Simon Wiesenthal Center says sainted popes are 'heroes to the Jewish people'

(Photo: REUTERS / Max Rossi)A woman prays in front of a painting depicting Pope John Paul II in a church in downtown Rome April 22, 2014. On Sunday, Pope Francis will canonize late Pope John Paul II, who reigned from 1978 to 2005, and Pope John XXIII, who was pontiff from 1958 to 1963 and called the Second Vatican Council, a landmark meeting that modernized the Church.

The Simon Wiesenthal Center says it is joining with Roman Catholics around the world in acknowledging the remarkable contribution of the two popes to be canonized Sunday.

Two modern popes - John Paul II and John XXIII - are to be canonized at the Vatican Pope Francis with huge crowds expected in St. Peter's Square.

"Jews will always remember Pope John XXIII as the animating force behind the Vatican II Council that changed the way Catholics looked at other faiths, especially Judaism.

"The Nostra Aetate document that ensued from it pulled the plug on centuries of theological anti-Semitism and put relationships between Christians and Jews on a new footing of mutual respect," said Rabbi Yitzchok Adlerstein, the Wiesenthal Center's interfaith affairs director in a statement.

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The Simon Wiesenthal Center is a global Jewish human rights organization that confronts anti-Semitism, hate and terrorism, promotes human rights and dignity, stands with Israel, defends the safety of Jews worldwide.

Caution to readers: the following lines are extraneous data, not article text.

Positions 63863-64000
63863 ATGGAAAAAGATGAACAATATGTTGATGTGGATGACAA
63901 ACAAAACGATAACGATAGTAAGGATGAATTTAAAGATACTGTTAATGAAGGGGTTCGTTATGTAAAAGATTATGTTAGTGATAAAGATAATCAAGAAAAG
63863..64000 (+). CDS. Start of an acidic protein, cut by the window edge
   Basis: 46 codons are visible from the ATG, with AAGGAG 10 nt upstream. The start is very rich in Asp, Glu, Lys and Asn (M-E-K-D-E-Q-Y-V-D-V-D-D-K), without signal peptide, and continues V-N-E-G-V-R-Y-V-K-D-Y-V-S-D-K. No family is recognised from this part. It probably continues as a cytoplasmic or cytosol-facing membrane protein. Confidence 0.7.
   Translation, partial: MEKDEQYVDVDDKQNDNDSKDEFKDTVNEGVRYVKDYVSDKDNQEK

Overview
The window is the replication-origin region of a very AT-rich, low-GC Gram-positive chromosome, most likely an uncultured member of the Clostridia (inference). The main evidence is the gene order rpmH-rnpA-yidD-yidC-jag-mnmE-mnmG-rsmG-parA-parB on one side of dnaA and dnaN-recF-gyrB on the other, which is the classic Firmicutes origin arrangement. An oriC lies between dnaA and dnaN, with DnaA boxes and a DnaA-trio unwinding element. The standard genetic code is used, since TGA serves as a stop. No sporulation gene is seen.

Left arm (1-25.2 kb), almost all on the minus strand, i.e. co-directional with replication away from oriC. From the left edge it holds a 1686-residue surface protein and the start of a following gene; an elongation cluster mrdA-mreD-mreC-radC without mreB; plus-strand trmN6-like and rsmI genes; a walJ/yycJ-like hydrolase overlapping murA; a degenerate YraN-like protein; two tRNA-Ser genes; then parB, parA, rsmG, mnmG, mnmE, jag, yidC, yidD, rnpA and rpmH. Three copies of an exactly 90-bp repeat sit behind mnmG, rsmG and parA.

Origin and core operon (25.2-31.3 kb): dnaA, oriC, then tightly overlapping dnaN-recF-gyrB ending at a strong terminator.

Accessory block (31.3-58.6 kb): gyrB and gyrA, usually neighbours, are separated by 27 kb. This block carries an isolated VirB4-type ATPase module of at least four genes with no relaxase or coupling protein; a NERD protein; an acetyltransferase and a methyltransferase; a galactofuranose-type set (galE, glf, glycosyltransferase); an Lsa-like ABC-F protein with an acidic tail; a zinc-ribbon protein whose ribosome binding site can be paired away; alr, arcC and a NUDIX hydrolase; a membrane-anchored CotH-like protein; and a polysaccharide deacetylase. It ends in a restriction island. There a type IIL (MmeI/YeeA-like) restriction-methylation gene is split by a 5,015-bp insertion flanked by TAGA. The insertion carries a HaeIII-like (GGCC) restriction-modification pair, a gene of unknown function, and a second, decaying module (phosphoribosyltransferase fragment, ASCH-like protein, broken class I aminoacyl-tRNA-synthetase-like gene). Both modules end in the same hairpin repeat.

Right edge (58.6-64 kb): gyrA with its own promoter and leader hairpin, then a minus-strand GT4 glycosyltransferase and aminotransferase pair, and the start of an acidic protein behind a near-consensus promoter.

The saint-making will be first time in the history of the Catholic Church when two popes receive the honor simultaneously.

"Pope John Paul II termed the theory of Nostra Aetate into dramatic proactive," noted Rabbi Abraham Cooper the associate dean of the Wiesenthal Center.

"He became the first pope to visit a Jewish house of worship, embracing Rome's Chief Rabbi Elio Toaff and calling Jews the "elder brother" of Christians. Two other dramatic deeds - one practical, the other symbolic - forever secured him a special place in the hearts of the Jewish people," said Cooper.

"First was his decision establishing full diplomatic relations with the Jewish State of Israel. Later when visiting Jerusalem, he slipped a note into the Western Wall acknowledging the Jewish blood of generations that had been shed in the name of Christianity and prayed for forgiveness. It was a gesture that will never be forgotten," Cooper noted/

Rabbi Marvin Hier, Dean and Founder of the Simon Wiesenthal Center, who met twice with Pope John Paul II at the Vatican, recalled his recent audience with Pope Francis and their conversation about the work of these two great predecessors.

"We thanked him for his ongoing commitment to fight anti-Semitism and underscored our commitment to work with the Pope to protect the rights of religious minorities, especially embattled Christians."

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